Chapter 3

How Lives Are Affected By MCS

chapter_3 Sometimes there is a silver lining in hardship. Laurie Gordon and her son Arthur lived with the Shens for a year while they sought safe housing. See Arthur's statement below and on page 40 of the book.

This chapter reviews the research from my lab and other sources on the life impacts of having MCS, quoting first hand accounts from participants.

Excerpt from p. 39-40:

Housing

People try to avoid chemical exposures by replacing household items, such as carpets, formaldehyde board, plastics, and other items. But many are unable to afford these replacements. Consequently, some people reported either continuing to live in unsafe conditions, or spending their life savings redoing their homes and purchasing air purifiers or other necessities. People spent an average of $28,000 to clean up their homes, and only two-fifths were living in homes rated as safe. Some respondents reported being unable to tolerate any traditional housing due to chemicals used in construction, and they lived in very unusual conditions.

For example, one respondent had lived in her horse trailer for a year. Others described being homeless or living in their cars, in RVs, in one purified room in their house, or in tents. Many did stints on their friends’ porches or in the homes of their parents. In Phase II, two-thirds of the participants had lived in highly unusual conditions at some point to avoid chemical exposures. It seems MCS brings out the survival instinct and forces one to be unusually resourceful.

“I live in a tent all summer (May to November). I can tolerate [temperatures] to twenty degrees, so [I] stay as long as possible. In winter, I have [a] room that only has a bed, wood floors, and no heat for my safe room.” —Forty-seven-year-old man with MCS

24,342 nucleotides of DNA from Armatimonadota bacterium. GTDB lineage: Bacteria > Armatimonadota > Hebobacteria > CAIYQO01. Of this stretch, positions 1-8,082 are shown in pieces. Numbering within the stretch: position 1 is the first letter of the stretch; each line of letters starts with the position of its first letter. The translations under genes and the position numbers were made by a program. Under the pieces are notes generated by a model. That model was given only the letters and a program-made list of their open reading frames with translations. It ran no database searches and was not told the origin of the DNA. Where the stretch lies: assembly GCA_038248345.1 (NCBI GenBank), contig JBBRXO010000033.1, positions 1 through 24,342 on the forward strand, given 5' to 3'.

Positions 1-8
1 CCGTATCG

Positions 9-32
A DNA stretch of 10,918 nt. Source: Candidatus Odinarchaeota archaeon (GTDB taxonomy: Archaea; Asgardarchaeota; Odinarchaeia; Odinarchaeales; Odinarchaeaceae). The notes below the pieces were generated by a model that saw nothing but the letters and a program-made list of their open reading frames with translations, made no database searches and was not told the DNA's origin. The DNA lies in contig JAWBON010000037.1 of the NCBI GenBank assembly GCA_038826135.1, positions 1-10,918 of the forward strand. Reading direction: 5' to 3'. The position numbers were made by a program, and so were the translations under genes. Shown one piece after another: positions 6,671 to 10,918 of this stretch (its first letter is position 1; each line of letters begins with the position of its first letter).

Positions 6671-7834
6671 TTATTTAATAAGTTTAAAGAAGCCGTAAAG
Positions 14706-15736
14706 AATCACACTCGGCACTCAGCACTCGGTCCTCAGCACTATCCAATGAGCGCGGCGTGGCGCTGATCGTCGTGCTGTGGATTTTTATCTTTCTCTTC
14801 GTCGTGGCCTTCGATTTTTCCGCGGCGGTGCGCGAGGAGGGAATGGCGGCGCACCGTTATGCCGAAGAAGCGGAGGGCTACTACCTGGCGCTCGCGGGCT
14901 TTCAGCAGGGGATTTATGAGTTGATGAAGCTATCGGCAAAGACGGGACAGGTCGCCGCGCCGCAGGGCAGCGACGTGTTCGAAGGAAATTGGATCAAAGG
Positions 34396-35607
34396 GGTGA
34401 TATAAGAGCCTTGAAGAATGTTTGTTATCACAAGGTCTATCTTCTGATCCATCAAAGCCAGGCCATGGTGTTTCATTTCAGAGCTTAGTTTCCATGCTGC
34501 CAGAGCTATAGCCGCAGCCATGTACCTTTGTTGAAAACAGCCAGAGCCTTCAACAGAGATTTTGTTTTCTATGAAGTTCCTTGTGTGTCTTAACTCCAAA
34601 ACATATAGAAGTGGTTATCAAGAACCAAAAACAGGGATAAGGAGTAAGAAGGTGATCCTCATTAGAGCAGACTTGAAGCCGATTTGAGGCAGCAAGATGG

Ten-year-old Arthur Majester wrote about what it was like for him after his mother developed MCS and they had to live with friends for a year while she attempted to recover enough to find and test housing:

“Have you ever wondered what it would be like to be homeless? My mom bought a house in East Lansing, so I could go to Pinecrest Elementary School. The second day we lived in the house she went to the hospital. The doctors told her she was allergic to the house and could not return. The house had mold. You couldn’t smell it; the house was new. But it was hidden behind the walls.

We lived with a Chinese family that were friends of ours. They were really nice and we learned a lot about their culture, holidays, and food. We ate Chinese food every night, which I didn’t always like. They are very nice people, to let my mom and I live with them for a year. I liked playing with their dog too.

My mom went to many apartments and houses in that year before she could find us a house she didn’t get sick in. After living in the house with the mold my mom became allergic and sensitive to mold, but also chemicals. This made it hard to find a home. New carpet and paint would make her sick.

She was sick in the hospital a lot. That was scary to me. But I always felt like part of our friend’s family and that made it better. We are still good friends with the family we lived with and in many ways it was a fun year. But I never want to be homeless again.”

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